A Great Knight Out At Buckingham Palace
I was lucky enough to get standing tickets for the Queen's Diamond Jubilee Concert at Buckingham Palace. It was a spectacular never to be forgotten event on Monday 3rd June; a highlight of the extended bank holiday week-end marking Queen Elizabeth's Diamond Jubilee. The concert, organised by the BBC and Gary Barlow was billed as one of the most spectacular shows ever staged in the UK and certainly lived up to its expectations.
We were right at the front of the stage 25 yards from the action. It was a night that will stick with us forever. Tickets were free available by public ballot. I was lucky enough to get a pair through a charity I had been volunteering with that has Prince Charles as its sponsor. It didn't get us a Heston Blumenthal picnic basket but believe me I am not complaining. We had an excellent time.
10,000 people were expected to see the concert fro the Mall and a further 500,000 on big screens in Hyde Park, St. James Park and the Mall. Our tickets were for the area around the Queen Victoria Memorial where a special £200,000 had constructed for the occasion making spectacular use of the statue itself.
The line up was truly remarkable and we are still pinching ourselves. The artists appearing were as endowed with honours as they are with musical talent. There were artists representing each of the six decades Queen Elizabeth has been on the throne and the Queen herself, surrounded by members of the Royal family appeared at the end of the show with the Queen lighting the last of the Diamond Jubilee beacons. The only sad note was that Prince Phillip, who is in his nineties, had been rushed to hospital with a bladder infection shortly before the concert started. The Queen herself missed the beginning appearing an hour in, just after Tom Jones set.
The fifties were represented by Dame Shirley Bassey and Sir Cliff Richard. From the sixties thee was Sir Paul McCartney of Beatles fame and Sir Tom (sex bomb) Jones. The seventies were represented by Sir Elton John and Stevie Wonder. The eighties are represented by Madness and Jools Holland. We also got Annie Lennox from the Eurythmics, Kylie Minogue and Grace Jones. The nineties were represented by the Take That pair Gary Barlow and Robbie Williams. The Noughties are represented by Jessie J, JLS and Ed Sheeran and Cheryl Cole appeared too doing a duet with Robbie Williams. The Undertones were thrown in as a warm up band and we had choir master Gareth Hopkins, the Military Wives and a massed choir of Commonwealth talent to sing Gary Barlow's special theme tune Sing.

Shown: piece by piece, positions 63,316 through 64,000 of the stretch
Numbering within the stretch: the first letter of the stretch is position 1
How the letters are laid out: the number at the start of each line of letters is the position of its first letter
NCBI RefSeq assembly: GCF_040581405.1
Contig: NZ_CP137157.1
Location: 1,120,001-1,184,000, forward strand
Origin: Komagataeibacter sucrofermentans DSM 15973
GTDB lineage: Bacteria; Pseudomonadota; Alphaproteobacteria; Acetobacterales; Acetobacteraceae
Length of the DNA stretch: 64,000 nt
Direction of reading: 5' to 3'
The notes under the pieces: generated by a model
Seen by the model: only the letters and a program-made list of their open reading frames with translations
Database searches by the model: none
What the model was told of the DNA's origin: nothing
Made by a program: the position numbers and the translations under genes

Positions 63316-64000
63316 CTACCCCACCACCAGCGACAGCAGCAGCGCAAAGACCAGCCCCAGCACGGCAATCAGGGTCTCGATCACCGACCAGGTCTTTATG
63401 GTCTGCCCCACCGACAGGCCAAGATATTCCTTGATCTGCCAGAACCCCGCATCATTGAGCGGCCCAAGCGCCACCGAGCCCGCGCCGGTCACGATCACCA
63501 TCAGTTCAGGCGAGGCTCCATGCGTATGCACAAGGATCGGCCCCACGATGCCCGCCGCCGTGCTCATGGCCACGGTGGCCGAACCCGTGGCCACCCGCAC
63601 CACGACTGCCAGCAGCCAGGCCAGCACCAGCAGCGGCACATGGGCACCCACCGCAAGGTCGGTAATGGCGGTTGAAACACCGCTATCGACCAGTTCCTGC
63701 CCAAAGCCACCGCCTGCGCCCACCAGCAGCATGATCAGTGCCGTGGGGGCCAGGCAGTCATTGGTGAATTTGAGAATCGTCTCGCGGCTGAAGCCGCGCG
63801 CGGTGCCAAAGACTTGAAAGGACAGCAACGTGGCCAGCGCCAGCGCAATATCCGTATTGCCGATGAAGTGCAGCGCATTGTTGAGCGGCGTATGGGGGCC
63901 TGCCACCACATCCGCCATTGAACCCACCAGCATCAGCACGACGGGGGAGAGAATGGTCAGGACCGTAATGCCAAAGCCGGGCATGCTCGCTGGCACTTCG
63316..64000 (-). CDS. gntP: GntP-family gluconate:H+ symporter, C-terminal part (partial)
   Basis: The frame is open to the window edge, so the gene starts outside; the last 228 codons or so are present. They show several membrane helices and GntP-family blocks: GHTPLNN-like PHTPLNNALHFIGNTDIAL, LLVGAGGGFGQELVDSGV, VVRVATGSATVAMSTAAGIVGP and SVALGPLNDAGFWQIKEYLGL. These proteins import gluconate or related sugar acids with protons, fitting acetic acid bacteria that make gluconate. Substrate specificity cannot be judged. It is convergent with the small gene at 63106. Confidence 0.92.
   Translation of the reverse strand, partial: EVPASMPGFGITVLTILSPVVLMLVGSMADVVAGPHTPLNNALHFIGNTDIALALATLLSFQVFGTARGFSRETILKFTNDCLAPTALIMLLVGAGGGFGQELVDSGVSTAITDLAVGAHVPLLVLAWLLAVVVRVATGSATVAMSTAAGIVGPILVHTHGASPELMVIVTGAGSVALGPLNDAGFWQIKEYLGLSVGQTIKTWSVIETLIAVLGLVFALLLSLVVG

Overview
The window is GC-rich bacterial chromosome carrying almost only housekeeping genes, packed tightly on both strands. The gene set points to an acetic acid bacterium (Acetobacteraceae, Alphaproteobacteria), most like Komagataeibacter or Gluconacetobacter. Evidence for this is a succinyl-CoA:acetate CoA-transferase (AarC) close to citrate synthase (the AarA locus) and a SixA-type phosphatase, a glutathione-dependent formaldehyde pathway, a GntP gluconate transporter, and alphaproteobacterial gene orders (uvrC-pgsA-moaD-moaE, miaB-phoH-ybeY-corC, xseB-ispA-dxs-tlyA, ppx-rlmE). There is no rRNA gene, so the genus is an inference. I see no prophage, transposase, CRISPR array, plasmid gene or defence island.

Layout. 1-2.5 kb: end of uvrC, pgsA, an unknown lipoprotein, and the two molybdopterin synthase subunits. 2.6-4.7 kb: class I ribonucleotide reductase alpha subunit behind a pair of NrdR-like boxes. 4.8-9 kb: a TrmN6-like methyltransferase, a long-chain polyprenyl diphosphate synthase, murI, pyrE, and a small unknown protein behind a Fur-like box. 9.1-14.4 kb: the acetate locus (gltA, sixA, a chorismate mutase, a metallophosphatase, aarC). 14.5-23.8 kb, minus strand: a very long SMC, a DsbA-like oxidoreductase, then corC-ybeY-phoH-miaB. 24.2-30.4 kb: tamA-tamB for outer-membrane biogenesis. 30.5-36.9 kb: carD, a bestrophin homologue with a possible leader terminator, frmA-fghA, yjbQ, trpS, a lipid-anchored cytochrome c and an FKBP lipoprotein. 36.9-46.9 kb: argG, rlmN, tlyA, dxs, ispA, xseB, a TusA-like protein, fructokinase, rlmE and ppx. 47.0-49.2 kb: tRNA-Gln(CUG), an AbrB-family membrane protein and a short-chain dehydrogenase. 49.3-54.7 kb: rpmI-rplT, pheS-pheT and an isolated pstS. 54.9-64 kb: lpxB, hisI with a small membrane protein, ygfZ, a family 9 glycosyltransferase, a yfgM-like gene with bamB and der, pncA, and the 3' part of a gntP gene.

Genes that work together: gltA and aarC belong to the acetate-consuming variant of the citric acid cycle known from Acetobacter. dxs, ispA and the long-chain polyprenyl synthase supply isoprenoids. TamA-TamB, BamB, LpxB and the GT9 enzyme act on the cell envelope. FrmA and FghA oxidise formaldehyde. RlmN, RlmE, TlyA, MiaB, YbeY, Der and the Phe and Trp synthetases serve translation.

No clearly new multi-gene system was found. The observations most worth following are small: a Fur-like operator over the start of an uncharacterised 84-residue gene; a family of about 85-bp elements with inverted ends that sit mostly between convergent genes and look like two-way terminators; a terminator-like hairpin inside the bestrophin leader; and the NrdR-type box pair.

The concert was broadcast live on BBC One and Radio Two and on big screens in Hyde Park, St. James Park and the Mall. It was also broadcast on BBC services around the world. It is supposed to have been the largest free concert ever performed and they say a third of the World was watching on TV. To have a ring side view was just a terrific experience.
It's hard to pick out highlights but here are a few.
Robbie Williams opened the show with a spectacular rendition of let me entertain you to a background of a stage full of guardsman in bearskins and red tunics. It was a rousing and energetic opening that set the tone for the rest of the evening when the stars just kept coming.
Cliff Richard has had hits in every decade of the Queen's reign. He ran us through a medley of them including the Young Ones, Summer Holiday, his millenium song the Lords Prayer set to Auld Lang Syne.
Kylie Minogue and Annie Lennox lit up the stage with their sets. Annie Lennox resplendent in angels wings and Kylie giving a lively set in sparkly costume surrounded by dancers who threw in some spectacular acrobatics.
Paul McCartney delighted with Beatles numbers including a great rendition of Let it Be.
Elton John did a brilliant rendition of Crocodile Rock that had us all bouncing about.
Stevie Wonder performed Superstition turning it into a Diamond Jubilee tribute to Queen Elizabeth.
Grace Jones impressed with a rendition of Keep it Up during she managed to keep a hula hoop spinning from her waist. Tom Jones had us all singing along to Delilah.
Madness performed from the roof of Buckingham Palace changing some of their lyrics to talk about "One's house in the middle of one's street."
Andrew Lloyd Webber and Gary Barlow collaborated on the special jubilee anthem. Gary Barlow's preparations involved a journey around the world to find out what the Queen means to people that was broadcast as an hour long BBC documentary. Choir master Gareth Hopkins rehearsed us in the chorus and when the slot came on with the young Kenyan girl from the African children's choir and the military wives leading out it was just terrific. The Slum drummers from Nairobi and indigenous Australian musician Geoffrey Gurrumui Yunupingu completed this line up.
The event closed with spectacular fireworks displays, the massed ranks of stars joining the guards and the royal family on stage. A moving tribute to his parents from Charles and of course a hearty rendition of the national anthem.
That was truly a night to remember.
Amazon Price: Buy Now
(price as of Apr 22, 2015)